The Internet of Things (IoT) is gradually transforming the way people go about their daily chores or how enterprises conduct their activities. It is the harbinger of everything ‘smart’ the world is aspiring for. The days are not far when IoT can make science fiction a reality to a great extent. It improves efficiency, productivity, comfort, convenience, responsiveness, and management, besides reducing cost and waste. The Internet of Things has the capability to transform homes and offices and help create islands of efficiency amidst the presence of legacy systems. The IoT revolution is mostly visible in the way employees of enterprises have been using the IoT-enabled devices remotely to connect with their offices.
Today’s employees who are wont to bring their digital devices like laptops, tablets, or smartphones to offices have graduated to bringing IoT-enabled devices like e-readers, wearables, game consoles, or even smart printers and coffee makers. Even if these devices have given convenience and efficiency a new meaning, they bring with them a new set of challenges involving cybersecurity. If earlier the security teams at offices were tasked with securing the company’s assets and the devices brought by employees, today, the challenge is formidable. In the new IoT-enabled ecosystem, security teams have to deal with devices they are not used to handling earlier. These include coffee makers, smartwatches, fitness trackers, and remotes, among others. Thus, the IoT-enabled devices may have attendant security concerns that many enterprises are not prepared to deal with. And if left on their own, these devices can play havoc in the day and age of cybercrime.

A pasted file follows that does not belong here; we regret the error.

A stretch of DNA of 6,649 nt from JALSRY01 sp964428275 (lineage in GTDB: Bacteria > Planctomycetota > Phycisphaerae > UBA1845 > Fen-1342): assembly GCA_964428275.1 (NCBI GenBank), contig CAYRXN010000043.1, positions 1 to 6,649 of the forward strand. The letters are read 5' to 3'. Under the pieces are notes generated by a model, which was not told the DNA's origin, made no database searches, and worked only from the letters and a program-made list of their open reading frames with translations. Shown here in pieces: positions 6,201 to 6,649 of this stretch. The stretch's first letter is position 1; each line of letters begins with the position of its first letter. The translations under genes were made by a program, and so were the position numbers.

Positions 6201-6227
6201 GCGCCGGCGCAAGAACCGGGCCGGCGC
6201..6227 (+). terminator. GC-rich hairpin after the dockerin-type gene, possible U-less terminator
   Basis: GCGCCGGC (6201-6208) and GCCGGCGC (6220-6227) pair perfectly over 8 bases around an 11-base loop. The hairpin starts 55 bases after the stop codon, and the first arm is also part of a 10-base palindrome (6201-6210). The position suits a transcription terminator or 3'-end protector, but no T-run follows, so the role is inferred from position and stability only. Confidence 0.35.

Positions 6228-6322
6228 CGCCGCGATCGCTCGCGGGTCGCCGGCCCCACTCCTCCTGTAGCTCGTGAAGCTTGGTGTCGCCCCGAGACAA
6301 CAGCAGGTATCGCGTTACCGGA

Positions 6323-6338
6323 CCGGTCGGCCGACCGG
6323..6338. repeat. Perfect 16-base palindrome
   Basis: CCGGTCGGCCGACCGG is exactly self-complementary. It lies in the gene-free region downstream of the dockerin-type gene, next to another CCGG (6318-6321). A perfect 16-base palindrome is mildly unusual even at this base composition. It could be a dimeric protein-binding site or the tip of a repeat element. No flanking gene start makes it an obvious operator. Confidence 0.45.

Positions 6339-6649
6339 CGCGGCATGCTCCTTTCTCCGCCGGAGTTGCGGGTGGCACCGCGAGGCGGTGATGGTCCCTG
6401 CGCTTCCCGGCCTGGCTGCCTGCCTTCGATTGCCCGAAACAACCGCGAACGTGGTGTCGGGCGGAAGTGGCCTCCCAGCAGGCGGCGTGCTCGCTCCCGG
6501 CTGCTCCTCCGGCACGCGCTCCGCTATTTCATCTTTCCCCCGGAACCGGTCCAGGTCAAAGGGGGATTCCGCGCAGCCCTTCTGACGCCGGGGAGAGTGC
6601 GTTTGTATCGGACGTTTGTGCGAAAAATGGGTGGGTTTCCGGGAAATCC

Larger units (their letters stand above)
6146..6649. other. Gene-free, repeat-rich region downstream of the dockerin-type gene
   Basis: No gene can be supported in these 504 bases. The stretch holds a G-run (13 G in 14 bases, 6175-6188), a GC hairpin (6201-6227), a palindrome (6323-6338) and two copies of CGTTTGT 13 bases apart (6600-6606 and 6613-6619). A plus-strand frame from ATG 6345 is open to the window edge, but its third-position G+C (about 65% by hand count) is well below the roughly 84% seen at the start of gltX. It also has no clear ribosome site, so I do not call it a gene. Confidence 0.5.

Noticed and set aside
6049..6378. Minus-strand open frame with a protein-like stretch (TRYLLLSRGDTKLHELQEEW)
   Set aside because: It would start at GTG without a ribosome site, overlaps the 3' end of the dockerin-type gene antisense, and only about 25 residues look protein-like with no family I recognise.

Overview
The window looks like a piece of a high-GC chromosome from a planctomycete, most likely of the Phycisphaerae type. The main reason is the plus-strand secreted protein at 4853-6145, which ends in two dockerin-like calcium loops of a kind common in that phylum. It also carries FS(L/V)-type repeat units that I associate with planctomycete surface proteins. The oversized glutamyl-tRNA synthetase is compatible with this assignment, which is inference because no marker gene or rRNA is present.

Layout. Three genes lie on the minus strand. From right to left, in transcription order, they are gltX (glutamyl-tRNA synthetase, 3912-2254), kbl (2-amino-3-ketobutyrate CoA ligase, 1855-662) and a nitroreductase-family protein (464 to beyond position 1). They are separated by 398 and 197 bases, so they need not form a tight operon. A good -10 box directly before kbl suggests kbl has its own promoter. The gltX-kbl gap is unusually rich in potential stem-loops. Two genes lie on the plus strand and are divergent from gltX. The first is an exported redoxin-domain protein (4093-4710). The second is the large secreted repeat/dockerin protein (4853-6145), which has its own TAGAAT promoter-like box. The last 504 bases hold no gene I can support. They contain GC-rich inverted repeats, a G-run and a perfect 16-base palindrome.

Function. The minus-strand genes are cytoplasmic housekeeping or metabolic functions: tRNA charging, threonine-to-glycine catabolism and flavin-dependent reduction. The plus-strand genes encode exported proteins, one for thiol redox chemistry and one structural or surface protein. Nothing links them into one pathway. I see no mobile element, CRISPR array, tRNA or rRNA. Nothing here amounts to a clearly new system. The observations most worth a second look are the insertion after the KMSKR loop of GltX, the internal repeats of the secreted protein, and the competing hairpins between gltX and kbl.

The present BYOD (Bring Your Own Device) protocol being run at enterprises needs to be scaled up to include the advent of IoT-enabled devices. So, let us understand how organizations can strengthen their security systems to ensure the safety of IoT devices for a remote workforce. This calls for conducting stringent IoT testing across the digital landscape.
The value of IoT security and how IoT security testing is the key